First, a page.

La Nacion is a leading Costa Rican daily published in the capital, San José. Founded in 1946, it holds a conservative editorial view. The newspaper is owned by Grupo Nacion, which also owns several other newspapers in Central America.
Pope Francis in Vatican City on Feb. 6
Benjamin Witte

Vatican, Costa Rica, France: #MeToo And The Sound Of Broken Silence


The #MeToo movement was, above all, a collective "breaking of the silence" that shifted the longstanding balance of power on the question of sexual misconduct, particularly in the professional world.

Many have noted that what became a collective raising of (mostly female) voices may have required the accusations of a few Hollywood movie stars to launch the movement that, even just this week, continues to reverberate everywhere from the Vatican to France to Costa Rica.

On Tuesday, Pope Francis added his to the chorus of voices speaking out against sexual misconduct by acknowledging, for the first time, the sexual abuse (by members of the clergy) of women who are in many ways the epitome of silent servitude: Catholic nuns.

"It is true ... there have been priests and even bishops who have done this," Francis told an on-board reporter while flying from Abu Dhabi to Rome.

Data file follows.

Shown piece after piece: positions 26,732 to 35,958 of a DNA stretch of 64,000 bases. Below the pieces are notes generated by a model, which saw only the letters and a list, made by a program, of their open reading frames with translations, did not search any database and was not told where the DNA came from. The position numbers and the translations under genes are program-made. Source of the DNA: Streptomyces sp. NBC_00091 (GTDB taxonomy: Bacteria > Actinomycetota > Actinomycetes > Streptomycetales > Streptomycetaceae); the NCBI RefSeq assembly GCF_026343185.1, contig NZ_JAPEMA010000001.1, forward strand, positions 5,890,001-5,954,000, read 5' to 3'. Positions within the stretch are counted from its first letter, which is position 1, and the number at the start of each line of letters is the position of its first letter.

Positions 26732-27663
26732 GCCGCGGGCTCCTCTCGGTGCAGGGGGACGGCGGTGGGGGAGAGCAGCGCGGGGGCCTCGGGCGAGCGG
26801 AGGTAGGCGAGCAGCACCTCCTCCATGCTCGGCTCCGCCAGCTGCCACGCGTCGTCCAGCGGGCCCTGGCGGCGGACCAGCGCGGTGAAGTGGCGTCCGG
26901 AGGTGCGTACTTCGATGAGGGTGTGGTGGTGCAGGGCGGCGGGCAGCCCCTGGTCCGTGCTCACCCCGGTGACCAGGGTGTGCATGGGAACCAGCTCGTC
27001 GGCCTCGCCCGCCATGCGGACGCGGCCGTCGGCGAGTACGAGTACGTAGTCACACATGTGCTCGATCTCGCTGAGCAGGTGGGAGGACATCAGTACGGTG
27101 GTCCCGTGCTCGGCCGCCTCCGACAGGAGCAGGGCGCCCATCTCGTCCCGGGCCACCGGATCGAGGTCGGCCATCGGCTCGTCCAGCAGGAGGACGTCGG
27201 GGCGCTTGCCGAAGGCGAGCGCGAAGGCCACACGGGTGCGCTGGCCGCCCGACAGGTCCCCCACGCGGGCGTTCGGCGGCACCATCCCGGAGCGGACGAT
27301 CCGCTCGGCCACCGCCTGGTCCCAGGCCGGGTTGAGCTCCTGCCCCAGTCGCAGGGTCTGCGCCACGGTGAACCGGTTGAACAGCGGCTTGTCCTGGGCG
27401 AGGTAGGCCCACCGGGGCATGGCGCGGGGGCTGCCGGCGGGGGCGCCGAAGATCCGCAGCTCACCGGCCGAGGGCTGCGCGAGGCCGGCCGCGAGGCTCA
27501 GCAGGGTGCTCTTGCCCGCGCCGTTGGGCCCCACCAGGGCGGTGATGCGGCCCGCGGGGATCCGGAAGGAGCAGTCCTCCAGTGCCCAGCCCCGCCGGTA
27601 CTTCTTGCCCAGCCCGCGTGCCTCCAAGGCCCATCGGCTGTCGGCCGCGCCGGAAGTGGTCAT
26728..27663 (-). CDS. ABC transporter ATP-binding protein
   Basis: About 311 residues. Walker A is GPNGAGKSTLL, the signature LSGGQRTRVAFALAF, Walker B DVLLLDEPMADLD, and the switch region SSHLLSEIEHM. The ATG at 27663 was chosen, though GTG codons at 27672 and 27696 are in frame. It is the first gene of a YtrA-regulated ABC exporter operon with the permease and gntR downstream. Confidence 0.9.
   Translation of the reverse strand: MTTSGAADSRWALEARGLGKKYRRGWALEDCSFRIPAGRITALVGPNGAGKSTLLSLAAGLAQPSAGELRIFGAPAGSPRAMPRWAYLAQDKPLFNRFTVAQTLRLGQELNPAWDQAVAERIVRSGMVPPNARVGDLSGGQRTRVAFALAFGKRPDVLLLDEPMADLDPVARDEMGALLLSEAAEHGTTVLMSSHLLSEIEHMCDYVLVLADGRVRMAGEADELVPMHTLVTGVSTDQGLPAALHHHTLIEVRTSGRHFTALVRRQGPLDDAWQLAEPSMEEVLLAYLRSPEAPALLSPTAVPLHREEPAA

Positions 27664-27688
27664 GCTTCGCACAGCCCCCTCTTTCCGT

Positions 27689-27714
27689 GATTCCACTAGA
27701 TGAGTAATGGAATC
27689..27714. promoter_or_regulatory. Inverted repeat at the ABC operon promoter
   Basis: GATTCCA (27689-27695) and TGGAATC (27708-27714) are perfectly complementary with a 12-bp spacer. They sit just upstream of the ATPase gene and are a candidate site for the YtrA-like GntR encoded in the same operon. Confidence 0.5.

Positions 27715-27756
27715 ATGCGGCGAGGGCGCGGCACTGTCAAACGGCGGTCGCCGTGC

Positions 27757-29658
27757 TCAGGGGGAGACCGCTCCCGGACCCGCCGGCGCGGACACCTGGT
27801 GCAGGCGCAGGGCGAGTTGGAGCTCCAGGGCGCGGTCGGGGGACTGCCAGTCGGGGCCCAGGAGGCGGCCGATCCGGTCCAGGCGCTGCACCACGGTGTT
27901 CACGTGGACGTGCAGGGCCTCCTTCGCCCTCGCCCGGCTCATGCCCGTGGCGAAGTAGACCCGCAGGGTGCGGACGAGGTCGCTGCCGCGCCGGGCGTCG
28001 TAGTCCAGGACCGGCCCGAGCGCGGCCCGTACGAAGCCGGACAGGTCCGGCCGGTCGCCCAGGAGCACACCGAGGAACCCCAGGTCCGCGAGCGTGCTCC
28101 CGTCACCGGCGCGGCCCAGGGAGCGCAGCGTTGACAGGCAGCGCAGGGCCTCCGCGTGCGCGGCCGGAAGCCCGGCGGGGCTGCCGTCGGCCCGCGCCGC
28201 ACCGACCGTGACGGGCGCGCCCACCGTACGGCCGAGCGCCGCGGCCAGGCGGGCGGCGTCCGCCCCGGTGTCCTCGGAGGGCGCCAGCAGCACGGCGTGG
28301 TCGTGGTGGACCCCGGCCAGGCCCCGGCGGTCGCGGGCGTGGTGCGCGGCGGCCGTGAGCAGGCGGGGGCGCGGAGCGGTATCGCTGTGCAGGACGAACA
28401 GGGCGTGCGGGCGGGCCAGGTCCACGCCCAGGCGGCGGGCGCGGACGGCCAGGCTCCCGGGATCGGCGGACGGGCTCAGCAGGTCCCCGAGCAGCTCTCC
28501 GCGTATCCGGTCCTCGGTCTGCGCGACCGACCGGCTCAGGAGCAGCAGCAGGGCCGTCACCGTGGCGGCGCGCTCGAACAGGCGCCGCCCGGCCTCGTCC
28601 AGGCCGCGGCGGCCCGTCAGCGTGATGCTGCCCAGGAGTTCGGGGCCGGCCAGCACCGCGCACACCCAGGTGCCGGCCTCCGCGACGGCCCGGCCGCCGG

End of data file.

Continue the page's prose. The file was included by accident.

The remarks follow publication of a recent article in Women Church World, a Vatican magazine, alleging that Catholic clerics have sexually abused and even impregnated nuns, who in some cases were forced to have abortions. The abuse was hidden, again, by a wall of silence: Nuns kept quiet, reportedly, out of fear that they or their orders would face retaliation from the ruling male clergy.

That fear of exposure also took center stage Tuesday in Paris, where six women connected with France's Green political party EELV gathered in a courtroom to detail years of accusations against former EELV party leader Denis Baupin.

Back then there was less #MeToo.

Among those providing testimony was a former spokeswoman for the party, Sandrine Rousseau, who testified that in 2011, Baupin pinned her against a wall and touched her breasts. As French daily Le Monde reported, the other accusers shared similar stories of feeling too isolated and intimidated, in the past, to go public.

"Back then there was less #MeToo," said Rousseau, remembering the backlash faced by French writer Tristane Banon when she accused prominent politician Dominique Strauss-Kahn of attempting to rape her.

In Central America, in the meantime, a woman is speaking out against a particularly esteemed political figure: Nobel laureate and former Costa Rican leader Oscar Arias, who twice held the presidency (1986-1990, 2006-2010).